There’s less than 3 days left to Christmas, I hope you’ve got the brussel sprouts on to boil. No? Never mind, leave it a day or so and you can get them started for next year, so the old festive joke about soggy, bitter sprouts goes.
But love them or loathe them, are brussel sprouts really an essential part of a Christmas dinner? Or are they punishment for being naughty over the rest of the year? I’m a definite believer in the latter, so tonight’s post is all about some tasty alternatives from around the world; things that I’d much rather see served up on the table than soggy sprouts and dry, bland turkey, followed by stodgy Christmas pudding with sickly-sweet brandy sauce.
Denmark: The traditional Danish Christmas meal is eaten on Christmas Eve, and comprises of roasted duck, served with roast potatoes and red cabbage. Dessert is a home-made rice and almond pudding, with one whole almond hidden inside. The person finding the almond receives a special present. I heard British-Danish broadcaster Sandi Toksvig describe the tradition in her house, saying: “The finder of the almond is presented with a marzipan pig. Despite the fact no-one in my family can stand marzipan, we buy a pig every year, and force the winner to take it. It’s tradition!”
Spain: On Christmas Eve (La Noche Buena) Spanish families sit down to a massive feast, often lasting several hours and ending in just time for midnight mass. It might start with some typical tapas, such as chorizo, ham, gambas pil pil, and cheese, followed by a starter of seafood soup and fresh bread. Then comes platters of roast lamb, salt cod (Bacalao) in rioja, and turkey stuffed with truffles, before a selection of sweets and treats like Turrón almond candy, and Mantecado crumble cakes.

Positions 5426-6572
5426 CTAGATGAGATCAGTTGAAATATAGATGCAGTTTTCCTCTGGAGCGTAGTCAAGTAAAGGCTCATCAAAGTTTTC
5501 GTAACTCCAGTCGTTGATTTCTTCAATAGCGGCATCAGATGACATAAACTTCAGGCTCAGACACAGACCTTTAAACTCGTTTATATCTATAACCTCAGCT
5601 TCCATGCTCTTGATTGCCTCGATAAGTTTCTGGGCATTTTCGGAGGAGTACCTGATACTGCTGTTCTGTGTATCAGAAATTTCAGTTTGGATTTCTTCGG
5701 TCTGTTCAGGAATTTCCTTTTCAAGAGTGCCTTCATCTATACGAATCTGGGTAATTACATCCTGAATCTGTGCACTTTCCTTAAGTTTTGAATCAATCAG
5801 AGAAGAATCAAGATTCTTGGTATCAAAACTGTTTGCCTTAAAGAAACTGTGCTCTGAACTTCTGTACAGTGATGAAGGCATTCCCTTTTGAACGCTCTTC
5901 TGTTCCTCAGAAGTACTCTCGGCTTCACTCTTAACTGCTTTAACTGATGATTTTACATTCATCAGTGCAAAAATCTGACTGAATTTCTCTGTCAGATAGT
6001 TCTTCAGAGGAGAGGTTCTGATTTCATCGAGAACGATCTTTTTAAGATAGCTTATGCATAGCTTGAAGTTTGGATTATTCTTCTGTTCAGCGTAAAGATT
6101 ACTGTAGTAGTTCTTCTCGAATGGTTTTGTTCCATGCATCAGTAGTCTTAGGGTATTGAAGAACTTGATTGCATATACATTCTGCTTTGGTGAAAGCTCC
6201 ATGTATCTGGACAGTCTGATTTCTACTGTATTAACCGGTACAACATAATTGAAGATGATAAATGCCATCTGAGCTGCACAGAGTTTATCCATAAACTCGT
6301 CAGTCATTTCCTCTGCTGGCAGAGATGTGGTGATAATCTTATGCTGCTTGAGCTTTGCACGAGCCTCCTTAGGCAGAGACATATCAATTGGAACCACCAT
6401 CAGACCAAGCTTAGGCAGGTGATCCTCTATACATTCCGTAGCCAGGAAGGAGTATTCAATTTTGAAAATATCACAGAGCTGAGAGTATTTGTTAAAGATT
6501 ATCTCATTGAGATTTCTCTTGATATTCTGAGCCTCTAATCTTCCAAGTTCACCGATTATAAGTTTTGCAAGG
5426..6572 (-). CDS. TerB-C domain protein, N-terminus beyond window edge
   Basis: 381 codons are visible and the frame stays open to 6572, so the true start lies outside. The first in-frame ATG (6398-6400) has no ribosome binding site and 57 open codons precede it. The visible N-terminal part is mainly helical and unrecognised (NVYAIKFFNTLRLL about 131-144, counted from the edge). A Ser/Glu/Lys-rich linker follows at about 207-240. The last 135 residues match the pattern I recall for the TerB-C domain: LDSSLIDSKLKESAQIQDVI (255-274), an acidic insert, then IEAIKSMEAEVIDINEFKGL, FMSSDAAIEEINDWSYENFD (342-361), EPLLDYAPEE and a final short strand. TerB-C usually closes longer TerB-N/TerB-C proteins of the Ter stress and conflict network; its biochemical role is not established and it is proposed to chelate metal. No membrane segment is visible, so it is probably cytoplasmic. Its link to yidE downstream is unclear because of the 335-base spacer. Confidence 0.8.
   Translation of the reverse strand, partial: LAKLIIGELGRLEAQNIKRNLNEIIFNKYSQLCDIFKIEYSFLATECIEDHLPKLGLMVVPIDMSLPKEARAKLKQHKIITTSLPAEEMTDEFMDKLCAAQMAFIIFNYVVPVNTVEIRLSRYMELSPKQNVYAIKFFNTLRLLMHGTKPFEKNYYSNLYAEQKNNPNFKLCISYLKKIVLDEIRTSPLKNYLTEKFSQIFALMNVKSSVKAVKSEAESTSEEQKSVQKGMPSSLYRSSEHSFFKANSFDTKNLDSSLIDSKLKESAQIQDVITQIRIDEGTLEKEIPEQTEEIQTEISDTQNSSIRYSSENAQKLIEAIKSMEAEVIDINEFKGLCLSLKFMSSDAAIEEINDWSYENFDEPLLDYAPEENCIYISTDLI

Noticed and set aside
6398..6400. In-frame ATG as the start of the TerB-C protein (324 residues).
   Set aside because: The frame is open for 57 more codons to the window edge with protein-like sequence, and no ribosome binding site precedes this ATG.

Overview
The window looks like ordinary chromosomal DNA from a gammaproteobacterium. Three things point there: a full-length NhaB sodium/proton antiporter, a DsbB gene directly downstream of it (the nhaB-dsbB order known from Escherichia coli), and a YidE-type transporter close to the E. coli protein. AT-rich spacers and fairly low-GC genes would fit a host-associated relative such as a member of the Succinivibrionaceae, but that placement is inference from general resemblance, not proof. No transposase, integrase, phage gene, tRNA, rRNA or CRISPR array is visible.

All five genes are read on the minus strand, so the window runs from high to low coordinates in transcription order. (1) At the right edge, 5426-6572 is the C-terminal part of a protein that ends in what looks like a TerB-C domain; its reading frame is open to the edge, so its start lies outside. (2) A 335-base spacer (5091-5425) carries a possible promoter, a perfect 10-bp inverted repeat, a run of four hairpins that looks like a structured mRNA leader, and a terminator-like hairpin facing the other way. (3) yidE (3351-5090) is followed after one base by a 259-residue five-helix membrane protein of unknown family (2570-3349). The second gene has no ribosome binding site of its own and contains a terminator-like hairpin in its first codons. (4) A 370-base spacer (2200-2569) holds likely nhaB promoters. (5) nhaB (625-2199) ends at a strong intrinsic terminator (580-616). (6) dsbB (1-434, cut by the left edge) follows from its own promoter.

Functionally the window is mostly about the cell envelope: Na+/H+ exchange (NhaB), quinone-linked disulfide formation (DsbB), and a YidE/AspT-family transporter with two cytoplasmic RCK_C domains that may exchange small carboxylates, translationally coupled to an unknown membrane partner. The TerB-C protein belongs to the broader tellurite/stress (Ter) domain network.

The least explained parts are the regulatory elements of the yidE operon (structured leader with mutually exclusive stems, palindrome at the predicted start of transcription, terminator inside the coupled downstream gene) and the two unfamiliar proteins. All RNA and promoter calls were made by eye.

Honduras: Here, feasting starts around midnight on 24th December, with tamales, made of maize meal, chicken and vegetables, steamed inside banana leaves. They are served with a roast leg of pork, with crackling known as chicharron. The traditional dessert is a type of French toast soaked in a dark brown sugar syrup, spiced with cinnamon and cloves. This sounds extremely yummy.
Australia: In the middle of a southern hemisphere summer, Christmas dinner is an unusual feast in Australia. The influence of the UK on the country’s heritage means that some Australians aim to replicate a traditional British Christmas dinner, whilst others adapt it to the heat, serving cold meat and a variety of salads. But many others make it a truly Australian meal, barbequing steaks, chicken wings, crayfish and prawns, rounding off the feast with a fresh fruit-topped pavlova.
Lithuania: Like several other countries in Eastern Europe, Lithuanians fast throughout the day on Christmas Eve, then break their fast late in the evening with a selection of 12 meat-free dishes, which represent the 12 apostles of Christianity. The dishes vary from region to region, but popular choices include wild mushroom soup, sauerkraut, stuffed dumplings known as auselės, and several different ways of preparing herring. The meal starts with a prayer and is usually eaten by candlelight.
What would you choose for your ideal Christmas feast?